Silverlight Energy Savings Calculator

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I am a huge fan of Silverlight, and have been looking for an excuse to feature it on the SetPower site. We decided to create a calculator that people who are considering SetPower can use to estimate the amount of energy it would save for them. Ideally, we wanted a set of sliders that people could use to adjust to match their environment (e.g., Computer Wattage/# of PCs/Energy Rate, and the percentage of time they wanted to allow their computers to sleep).

You can see it here.

Of course, I considered DOM scripting as a possible language for such an application, but doing things like dynamic charts is very time consuming (coupled with the fact that I spent so much of my career pushing the boundaries of JavaScript I pretty much hate coding in it).

I am also a huge fan of the MVVM pattern. In face, the SetPower Enterprise Manager is based on WPF MVVM. Initially, I found adhering to the pattern was difficult (especially with the complex UI), but, like everything else, after some experience, you figure out the patterns within the pattern, so to speak.

CalculatorView– this is the RootVisual that gets instantiated by Silverlight. It is pure XAML, with the code-behind consisting of only the following:

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public partial class CalculatorView : UserControl
    public CalculatorView()
        txtWatts.TextChanged += new TextChangedEventHandler(txt_TextChanged);

        txtComputerCount.TextChanged += new 

    void txt_TextChanged(object sender, TextChangedEventArgs e)
        BindingExpression be = 
          (sender as TextBox).GetBindingExpression(TextBox.TextProperty);

The code was necessary only to change the binding behavior of the TextBoxes. In Silverlight, TextBoxes binding updates are triggered when the TextBox loses focus. In my case, I wanted it to happen as soon as the user pressed the key so that they could see the impact of their change right away. (Initially, I didn’t have it this way, but when I gave it to my wife to test, she changed the wattage and never left the TextBox, then wondered why more wattage didn’t increase her savings.) Something I struggled with when initially learning MVVM is that code-behind is OK in the View, so long as the code pertains only to the View. A cleaner implementation here would have been a derived control from Textbox.

The ViewModel, which is instantiated and set as the data context in the XAML itself, has properties that throw INotifyPropertyChanged for the Wattage/SleepPercentage/Computer Count/Computer Type, and are bound to the four sliders on the screen. In addition, some of the adornments like the icons for laptop/desktop/power desktop are toggle buttons that are bound to properties on the view model.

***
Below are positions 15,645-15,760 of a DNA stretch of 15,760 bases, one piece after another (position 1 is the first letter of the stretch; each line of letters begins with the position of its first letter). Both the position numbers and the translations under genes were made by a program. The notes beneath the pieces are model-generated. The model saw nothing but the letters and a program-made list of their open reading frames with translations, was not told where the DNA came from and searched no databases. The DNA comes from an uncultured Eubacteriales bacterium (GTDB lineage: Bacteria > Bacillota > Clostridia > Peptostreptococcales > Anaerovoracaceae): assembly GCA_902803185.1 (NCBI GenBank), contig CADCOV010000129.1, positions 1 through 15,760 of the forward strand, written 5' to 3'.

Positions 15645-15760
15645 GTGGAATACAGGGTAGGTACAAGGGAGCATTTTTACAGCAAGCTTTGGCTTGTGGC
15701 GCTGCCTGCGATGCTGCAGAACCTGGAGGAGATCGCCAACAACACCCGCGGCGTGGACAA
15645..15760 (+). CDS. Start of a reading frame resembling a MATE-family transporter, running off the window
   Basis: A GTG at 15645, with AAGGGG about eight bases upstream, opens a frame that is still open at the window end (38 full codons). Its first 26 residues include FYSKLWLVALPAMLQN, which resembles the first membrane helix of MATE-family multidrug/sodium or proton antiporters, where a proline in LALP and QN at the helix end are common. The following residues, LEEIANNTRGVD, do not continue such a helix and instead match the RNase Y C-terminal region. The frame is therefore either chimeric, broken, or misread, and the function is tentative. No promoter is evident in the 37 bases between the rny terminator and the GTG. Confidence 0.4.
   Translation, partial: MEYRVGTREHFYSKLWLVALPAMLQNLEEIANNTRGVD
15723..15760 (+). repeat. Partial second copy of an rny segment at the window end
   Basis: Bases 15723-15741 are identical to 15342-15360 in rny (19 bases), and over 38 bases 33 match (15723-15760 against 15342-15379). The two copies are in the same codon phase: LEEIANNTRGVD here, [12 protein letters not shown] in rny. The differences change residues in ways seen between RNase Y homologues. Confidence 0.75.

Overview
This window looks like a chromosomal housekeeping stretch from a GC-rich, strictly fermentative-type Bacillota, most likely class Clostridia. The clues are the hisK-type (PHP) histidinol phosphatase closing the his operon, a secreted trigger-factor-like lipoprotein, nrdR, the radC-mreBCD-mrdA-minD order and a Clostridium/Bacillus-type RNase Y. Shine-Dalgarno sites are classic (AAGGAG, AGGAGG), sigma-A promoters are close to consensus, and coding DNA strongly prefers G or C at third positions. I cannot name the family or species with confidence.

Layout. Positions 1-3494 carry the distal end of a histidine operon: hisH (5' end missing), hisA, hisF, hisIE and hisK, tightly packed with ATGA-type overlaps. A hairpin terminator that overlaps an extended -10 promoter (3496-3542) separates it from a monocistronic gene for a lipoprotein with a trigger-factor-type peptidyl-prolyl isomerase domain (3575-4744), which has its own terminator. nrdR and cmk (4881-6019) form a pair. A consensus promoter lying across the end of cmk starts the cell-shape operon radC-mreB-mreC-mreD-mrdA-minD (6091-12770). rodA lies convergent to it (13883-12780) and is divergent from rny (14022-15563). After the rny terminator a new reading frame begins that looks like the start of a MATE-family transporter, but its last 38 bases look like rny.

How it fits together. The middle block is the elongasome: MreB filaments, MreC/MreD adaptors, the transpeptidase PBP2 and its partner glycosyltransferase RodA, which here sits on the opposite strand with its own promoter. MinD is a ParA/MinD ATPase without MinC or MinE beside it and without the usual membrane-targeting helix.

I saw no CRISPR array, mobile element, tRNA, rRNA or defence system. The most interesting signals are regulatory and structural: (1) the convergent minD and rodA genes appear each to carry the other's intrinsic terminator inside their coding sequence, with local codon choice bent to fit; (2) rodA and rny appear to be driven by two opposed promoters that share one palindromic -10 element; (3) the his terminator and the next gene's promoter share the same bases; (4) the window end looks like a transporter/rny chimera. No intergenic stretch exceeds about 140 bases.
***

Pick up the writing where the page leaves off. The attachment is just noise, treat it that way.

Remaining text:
I also implemented rounding on some of the properties (PercentSleep and EnergyRate) to avoid long decimal strings in the UI when moving the sliders. I probably should have done the rounding as an IValueConverter, but instead, just performed the action in the properties setters.

This was a very straightforward application I was able to complete in a workday, but there were a couple of things that slowed me down.

    • Styling of the Chart – I wanted a cleaner look for the pie chart. Normally, this sort of thing is trivial in Blend, but I was left with an empty template in Blend after choosing Edit Template –>Edit a Copy. I ended up extracting the XAML from the Toolkit Source Code. After doing so, I made some tweaks to the format of the chart itself and the legend.
    • Picking the Colors – I found several examples of how to do this on various blogs, but none of them worked. The StylePalette object they referenced didn’t exist in the October 2009 library. Eventually, I found that StylePalette had been renamed to Palette and the Pallete contained a ResourceDictionaryCollection.
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<charting:Chart x:Name="energyChart" 
          Margin="0,8,7,0" HorizontalAlignment="Right" 
          Width="276" Style="{StaticResource PieChartTemplate}" 
          BorderBrush="{x:Null}" >
    <Style x:Key="DataPointStyle" TargetType="Control"> 
    <Setter Property="Background" Value="{StaticResource  PurpleHighlight}"/>  
    <Style x:Key="DataPointStyle" TargetType="Control"> 
    <Setter Property="Background" 
       Value="{StaticResource GreenHighlight}"/></Style>
  • Currency Format – Supposedly, you should be able specify a currency format in the chart’s Palette. I couldn’t get this to work, and instead handled this with a small custom class called EnergyCost that holds the data as well as provides some labels for binding to the chart. In my case, I wanted custom text to appear in the legend that indicated how much money was being saved (or how much it costs to operate the computers) as well as the formatted currency.